Thursday, October 15, 2009

Taliban’s Pre-emptive Counter-Offensive in Pakistan

A member of the Pakistani Taliban offers prayer as his his gun lies in front him at a mosque in the Buner district, northwest of Islamabad, April 23, 2009.
REUTERS/Stringer



While the Pakistan military is reportedly gathering itself into launching a major (counter)offensive, causing thousands to flee Waziristan, the Taliban continues to take the fight to the Pakistan government:

ISLAMABAD, Pakistan — Militants dressed in police uniforms simultaneously attacked three law enforcement agencies in Lahore on Thursday morning, the fifth major attack in Pakistan in the last 10 days.



The government, of course, is handicapped by an infestation of Islamist sympathizers and anti-Americans within the Pakistan military itself:


officials said Pakistan was handicapped in fighting the onslaught because of discord between the civilian government and the military that spilled into the open in the last week, particularly over American aid legislation that the army said represented a violation of sovereignty. [wordsmith link insertions]

“We cannot fight the Taliban when the army and the government are at loggerheads,” said Jahangir Tareen, a member of Parliament from Punjab and a former federal minister.


The best defense is a strong offense, and thus far, the Pakistan Taliban with their al Qaeda allies have made the government appear impotent and weak (appearances are sometimes NOT deceiving). How can Pakistanis feel confidence in their government's ability to protect them when the government and the military can't even protect themselves?



By exposing the weak links in the country’s security apparatus and complacency among top officials, the Thursday’s attacks again risked undermining the faith of ordinary Pakistanis in the military, the police and the intelligence agencies, said a retired army brigadier, Javaid Hussain.

The frequency of the assaults, Mr. Hussain said, also demonstrated that the new Taliban leader, Hakimullah Mehsud, remained aligned closely to Al Qaeda and was receiving technical training, planning and support for the attacks from the terrorist organization. They furthermore showed how the Taliban was working in tandem with the cells and supporters among jihadist groups, such as Lashkar-e-Jhangvi and Jaish-e-Mohammad, based in southern Punjab, Brig. Hussain said.



Our own president's dithering over what to do in Afghanistan affects how Pakistan may handle their Taliban problem:



In an interview at the Journal's offices this week in New York, Pakistan Foreign Minister Makhdoom Shah Mahmood Qureshi minced no words about the impact of a U.S. withdrawal before the Taliban is defeated. "This will be disastrous," he said. "You will lose credibility. . . . Who is going to trust you again?" As for Washington's latest public bout of ambivalence about the war, he added that "the fact that this is being debated—whether to stay or not stay—what sort of signal is that sending?"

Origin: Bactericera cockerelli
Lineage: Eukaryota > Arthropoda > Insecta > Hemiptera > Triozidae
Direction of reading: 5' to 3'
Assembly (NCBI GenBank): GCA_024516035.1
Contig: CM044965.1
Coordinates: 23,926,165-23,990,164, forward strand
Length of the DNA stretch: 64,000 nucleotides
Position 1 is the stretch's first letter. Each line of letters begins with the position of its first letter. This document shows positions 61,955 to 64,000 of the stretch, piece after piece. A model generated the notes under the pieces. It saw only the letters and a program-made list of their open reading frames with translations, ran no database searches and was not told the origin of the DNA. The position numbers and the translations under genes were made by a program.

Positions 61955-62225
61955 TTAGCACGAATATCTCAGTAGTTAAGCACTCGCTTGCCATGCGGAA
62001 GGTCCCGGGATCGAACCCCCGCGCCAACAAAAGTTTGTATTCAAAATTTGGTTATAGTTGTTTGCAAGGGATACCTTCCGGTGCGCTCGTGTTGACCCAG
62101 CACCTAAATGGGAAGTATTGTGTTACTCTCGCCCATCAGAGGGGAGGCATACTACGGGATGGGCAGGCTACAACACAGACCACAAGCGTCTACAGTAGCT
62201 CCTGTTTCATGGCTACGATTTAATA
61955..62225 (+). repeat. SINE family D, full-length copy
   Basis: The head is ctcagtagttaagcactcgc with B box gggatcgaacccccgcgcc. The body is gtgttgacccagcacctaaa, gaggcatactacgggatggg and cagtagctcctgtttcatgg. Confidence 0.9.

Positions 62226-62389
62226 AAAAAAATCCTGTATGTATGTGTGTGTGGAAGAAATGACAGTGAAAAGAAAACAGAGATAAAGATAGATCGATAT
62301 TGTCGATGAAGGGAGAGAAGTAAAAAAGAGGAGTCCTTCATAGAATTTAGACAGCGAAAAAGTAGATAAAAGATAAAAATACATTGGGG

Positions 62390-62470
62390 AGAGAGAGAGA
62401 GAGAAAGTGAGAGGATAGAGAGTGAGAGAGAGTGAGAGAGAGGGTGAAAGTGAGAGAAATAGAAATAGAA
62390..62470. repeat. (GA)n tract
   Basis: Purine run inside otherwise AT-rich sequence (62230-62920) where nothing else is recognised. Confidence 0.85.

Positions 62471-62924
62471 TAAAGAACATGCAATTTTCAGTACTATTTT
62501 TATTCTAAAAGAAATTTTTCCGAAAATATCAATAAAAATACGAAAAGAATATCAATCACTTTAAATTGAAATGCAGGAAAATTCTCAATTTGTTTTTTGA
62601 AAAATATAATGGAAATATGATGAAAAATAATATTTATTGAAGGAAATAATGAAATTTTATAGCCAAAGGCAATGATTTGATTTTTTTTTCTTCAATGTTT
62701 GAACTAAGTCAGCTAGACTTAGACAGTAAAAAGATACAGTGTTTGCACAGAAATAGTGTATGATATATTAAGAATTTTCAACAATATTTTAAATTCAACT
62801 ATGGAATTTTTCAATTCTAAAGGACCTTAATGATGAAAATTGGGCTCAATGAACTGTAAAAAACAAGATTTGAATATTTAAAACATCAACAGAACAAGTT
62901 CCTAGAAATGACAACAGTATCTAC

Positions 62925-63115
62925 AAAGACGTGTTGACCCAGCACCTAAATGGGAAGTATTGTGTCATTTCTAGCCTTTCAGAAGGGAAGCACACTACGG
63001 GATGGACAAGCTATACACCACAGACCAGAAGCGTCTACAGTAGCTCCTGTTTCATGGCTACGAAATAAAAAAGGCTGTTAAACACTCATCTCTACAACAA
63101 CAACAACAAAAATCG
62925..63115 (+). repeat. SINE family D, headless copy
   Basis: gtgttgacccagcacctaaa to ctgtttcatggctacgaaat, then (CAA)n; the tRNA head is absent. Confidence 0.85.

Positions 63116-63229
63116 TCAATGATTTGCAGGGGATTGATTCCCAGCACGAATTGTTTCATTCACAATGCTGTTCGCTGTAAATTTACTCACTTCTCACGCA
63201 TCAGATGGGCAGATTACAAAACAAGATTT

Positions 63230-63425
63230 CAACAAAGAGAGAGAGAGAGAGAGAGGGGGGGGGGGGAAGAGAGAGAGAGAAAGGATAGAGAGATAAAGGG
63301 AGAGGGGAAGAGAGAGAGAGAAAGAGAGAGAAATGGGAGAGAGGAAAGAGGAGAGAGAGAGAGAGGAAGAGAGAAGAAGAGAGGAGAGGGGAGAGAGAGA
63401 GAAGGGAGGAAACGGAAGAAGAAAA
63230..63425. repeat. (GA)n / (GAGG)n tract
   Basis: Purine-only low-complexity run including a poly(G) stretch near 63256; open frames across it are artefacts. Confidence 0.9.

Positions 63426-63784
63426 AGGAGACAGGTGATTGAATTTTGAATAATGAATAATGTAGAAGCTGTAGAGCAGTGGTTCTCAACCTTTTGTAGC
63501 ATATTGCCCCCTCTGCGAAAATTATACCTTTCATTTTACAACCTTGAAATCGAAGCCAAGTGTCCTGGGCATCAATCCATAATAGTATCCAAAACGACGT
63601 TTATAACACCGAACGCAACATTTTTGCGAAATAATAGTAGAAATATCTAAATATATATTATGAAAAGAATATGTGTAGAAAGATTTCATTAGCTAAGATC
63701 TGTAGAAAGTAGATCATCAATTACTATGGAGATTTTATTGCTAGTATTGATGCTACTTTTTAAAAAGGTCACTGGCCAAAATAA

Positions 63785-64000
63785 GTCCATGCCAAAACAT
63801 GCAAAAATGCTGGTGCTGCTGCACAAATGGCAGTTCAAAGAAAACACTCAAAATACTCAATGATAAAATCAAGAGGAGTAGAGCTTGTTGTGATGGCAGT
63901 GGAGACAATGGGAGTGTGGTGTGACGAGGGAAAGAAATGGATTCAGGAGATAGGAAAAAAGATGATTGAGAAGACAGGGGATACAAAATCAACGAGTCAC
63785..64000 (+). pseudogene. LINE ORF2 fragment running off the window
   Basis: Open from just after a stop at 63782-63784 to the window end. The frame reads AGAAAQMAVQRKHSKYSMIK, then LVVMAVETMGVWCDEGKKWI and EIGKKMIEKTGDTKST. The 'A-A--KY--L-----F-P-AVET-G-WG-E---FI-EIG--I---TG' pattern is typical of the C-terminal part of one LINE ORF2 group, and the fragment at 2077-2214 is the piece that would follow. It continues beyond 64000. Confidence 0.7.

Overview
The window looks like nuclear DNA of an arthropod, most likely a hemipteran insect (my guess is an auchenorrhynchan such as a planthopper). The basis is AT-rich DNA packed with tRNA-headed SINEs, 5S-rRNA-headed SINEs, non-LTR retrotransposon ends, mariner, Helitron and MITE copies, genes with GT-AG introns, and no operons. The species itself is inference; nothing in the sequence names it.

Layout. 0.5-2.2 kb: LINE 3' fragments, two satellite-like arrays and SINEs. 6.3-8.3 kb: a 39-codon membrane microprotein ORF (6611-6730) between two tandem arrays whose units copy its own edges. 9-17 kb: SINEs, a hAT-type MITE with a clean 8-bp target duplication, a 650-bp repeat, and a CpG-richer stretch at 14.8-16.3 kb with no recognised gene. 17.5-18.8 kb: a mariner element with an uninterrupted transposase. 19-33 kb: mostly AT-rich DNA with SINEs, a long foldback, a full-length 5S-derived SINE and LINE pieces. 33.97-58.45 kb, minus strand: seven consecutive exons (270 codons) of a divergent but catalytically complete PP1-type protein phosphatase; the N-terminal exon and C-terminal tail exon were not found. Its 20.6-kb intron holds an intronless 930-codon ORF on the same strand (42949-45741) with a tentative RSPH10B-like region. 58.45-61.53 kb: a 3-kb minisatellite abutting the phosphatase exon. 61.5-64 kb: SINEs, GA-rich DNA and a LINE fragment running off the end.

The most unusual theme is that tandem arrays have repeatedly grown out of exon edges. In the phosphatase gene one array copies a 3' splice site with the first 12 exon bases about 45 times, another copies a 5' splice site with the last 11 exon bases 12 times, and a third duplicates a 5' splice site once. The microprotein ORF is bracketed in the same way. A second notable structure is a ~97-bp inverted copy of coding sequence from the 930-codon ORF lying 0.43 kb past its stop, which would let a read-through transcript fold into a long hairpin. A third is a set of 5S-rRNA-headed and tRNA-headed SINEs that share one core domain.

Mr. Qureshi also sounded incredulous that the U.S. might walk away from a struggle in which it has already invested so much: "If you go in, why are you going out without getting the job done? Why did you send so many billion of dollars and lose so many lives? And why did we ally with you?" All fair questions, and all so far unanswered by the Obama Administration.

As for the consequences to Pakistan of an American withdrawal, the foreign minister noted that "we will be the immediate effectees of your policy." Among the effects he predicts are "more misery," "more suicide bombings," and a dramatic loss of confidence in the economy, presumably as investors fear that an emboldened Taliban, no longer pressed by coalition forces in Afghanistan, would soon turn its sights again on Islamabad.


Should Pakistan perceive that America will go the way of the paper tiger, why shouldn't they appease the Islamists, much as Saudi Arabia had done, much as Saddam Hussein had done?

For decades Islamabad has viewed and used terrorist groups as assets to be cultivated. Before the Soviet invasion, Pakistan used Islamist militants for operations in India and Afghanistan. Today, Pakistan aids the Afghan Taliban mainly in the belief that if U.S. and international commitment to Afghanistan wanes, it would be better to be friendly with a group like the Taliban that can keep Indian influence in the country at bay—the same logic behind Pakistan's pre-2001 support for the Taliban.



Pakistan has long been a conflicted ally and a breeding ground/safe haven for Islamists and Islamic terrorists.

While the Taliban takes decisive, pre-emptive action....Islamabad dithers indecisively.

Sound familiar?

When will the new offensive arrive? How many more homicide bombings and pre-emptive attacks, until then?

Cross-posted at Flopping Aces

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1 Comments:

Blogger Chuck said...

If there has ever been a picture that speaks a thousand words

Thursday, October 15, 2009 3:38:00 PM  

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